Sappanwood extract is native to SE Asia and India and is considered one of the “exotic” red wood dyes that produces wonderful red, lavender and purple shades. It is similar in color to the endangered Brazilwood, but this dye plant is easily propagated and not considered endangered or threatened. People traded it along the Silk Road and medieval dyers often used it. It was renowned as a medicinal herb as well as a brilliant color. When used from 5-10% wof, the color is a rich purple on wool. You can reuse the dyebath until exhausted, creating lighter shades.
Lightfastness with this dye is similar to logwood: not particularly lightfast, but washfast. Sappanwood extract is blended with a small amount of gall nut tannin to help with lightfastness.
Sold in 50 and 100 gram packages. 100 grams will dye up to 1000 g (2.2 lbs) a medium shade with color leftover for exhaust dye baths or pigment making.Botanical Colors
This is an E-book version of the 1940s Haslam System of Dresscutting Illustrated Book of lingerie Draftings – No. 7. The booklet is 19 pages with over 30 different designs.
This booklet features several types of robes, housecoats, slips, nightgowns, teddies, brassiere and tap panties, as well as bed jackets, pajamas, maternity clothing, skirts, blouses and more. The best feature of this particular book is that it features both menswear (shirts and slacks) and a ladies’ trouser pattern as well!Mrs. Depew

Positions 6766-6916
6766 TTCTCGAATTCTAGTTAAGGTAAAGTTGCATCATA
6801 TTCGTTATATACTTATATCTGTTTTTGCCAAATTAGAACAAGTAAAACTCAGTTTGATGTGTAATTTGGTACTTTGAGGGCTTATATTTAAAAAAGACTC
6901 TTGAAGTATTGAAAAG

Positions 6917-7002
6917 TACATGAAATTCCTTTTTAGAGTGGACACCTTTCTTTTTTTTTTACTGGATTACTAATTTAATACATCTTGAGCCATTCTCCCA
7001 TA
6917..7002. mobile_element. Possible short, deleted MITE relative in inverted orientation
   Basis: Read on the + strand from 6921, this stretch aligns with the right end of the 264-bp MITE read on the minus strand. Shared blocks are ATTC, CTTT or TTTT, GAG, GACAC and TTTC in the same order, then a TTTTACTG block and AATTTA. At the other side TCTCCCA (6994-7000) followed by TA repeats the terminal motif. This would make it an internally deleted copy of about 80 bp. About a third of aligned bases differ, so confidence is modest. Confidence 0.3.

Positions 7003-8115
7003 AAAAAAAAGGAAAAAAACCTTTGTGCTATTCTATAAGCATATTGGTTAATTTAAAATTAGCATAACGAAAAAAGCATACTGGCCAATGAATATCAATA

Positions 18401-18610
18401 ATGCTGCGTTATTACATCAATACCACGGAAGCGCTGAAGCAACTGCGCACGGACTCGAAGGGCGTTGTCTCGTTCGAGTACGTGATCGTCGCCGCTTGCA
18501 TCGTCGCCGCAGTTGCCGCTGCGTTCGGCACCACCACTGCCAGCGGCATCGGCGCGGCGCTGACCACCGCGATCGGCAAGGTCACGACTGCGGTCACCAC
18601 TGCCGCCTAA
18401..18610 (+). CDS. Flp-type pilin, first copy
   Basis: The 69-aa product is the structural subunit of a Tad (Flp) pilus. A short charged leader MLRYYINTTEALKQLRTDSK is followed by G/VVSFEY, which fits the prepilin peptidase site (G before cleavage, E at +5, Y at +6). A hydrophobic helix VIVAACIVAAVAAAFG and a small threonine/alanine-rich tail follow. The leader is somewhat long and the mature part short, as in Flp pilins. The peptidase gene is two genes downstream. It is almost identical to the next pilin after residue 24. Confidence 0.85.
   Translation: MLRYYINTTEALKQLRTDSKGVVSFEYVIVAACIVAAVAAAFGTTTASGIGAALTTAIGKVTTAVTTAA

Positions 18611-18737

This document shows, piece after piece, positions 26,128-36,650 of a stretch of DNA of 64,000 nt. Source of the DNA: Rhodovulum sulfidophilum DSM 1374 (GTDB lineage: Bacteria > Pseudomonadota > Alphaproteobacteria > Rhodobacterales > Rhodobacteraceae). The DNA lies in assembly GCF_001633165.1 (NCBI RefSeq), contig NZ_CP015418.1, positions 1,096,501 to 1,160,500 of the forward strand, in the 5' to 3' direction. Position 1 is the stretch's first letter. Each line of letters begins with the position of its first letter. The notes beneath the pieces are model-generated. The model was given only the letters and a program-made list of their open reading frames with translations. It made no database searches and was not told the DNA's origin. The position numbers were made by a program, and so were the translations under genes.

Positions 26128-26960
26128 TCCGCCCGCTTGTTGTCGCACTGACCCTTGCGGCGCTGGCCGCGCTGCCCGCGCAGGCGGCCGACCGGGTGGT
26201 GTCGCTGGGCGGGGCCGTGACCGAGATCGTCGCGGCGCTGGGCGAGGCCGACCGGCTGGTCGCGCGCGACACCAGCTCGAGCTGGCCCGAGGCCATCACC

This fabric is combed cotton that is micro sanded for a luxurious feel. The end use for this fabric includes general apparel such as pants, shorts, skirts, and shirts.
Width: 59/60″ Wide
Content: 100% Organic GOTS Certified Cotton
Weight: 4.5 oz Weight
Care: Preshrunk 5% maximum
Made In: IndiaOrganic Cotton Plus
Here are some detail shots so you can see the interior facings and finishings:
Next week our home is being fumigated- we live in attached townhomes so when when unit gets tented they all do! We’ll be traveling with a lizard, a chiweenie and most of our food so I needed someplace close-by. The timing isn’t ideal- right after the holidays- but we’re going to make the best of it and treat it like a mini vacay. We’re staying nearby at an Extended Stay Hotel (since I still have to get the kids to school and Vic has to go in to work) but I’m going to use my time wisely- resampling all my embroidery designs. I want to up my product photography so I’m going to restitch my samples before rephotographing everything… to hopefully boost sales.
We’ve spent the past two weekends beachside which has done wonders for my mood! Plus I’m doing my monthly challenge- 30 Days of Yoga-MOVE with Adrienne. I love how this resets and refocuses me every year. This year is especially challenging now that I’m almost fully recovered. I’m so proud of how far I’ve come!
Back soon with some Embroidery Tutorials AND some new makes. I made a fab knit dress for New Years which I can’t wait to show off!
And if you haven’t been over to
my Etsy Shop or new YouTube Channel– Please head over to check them out. You can always view all those links my going to my homepage and clicking through to my SP Embroidery Page in the Header.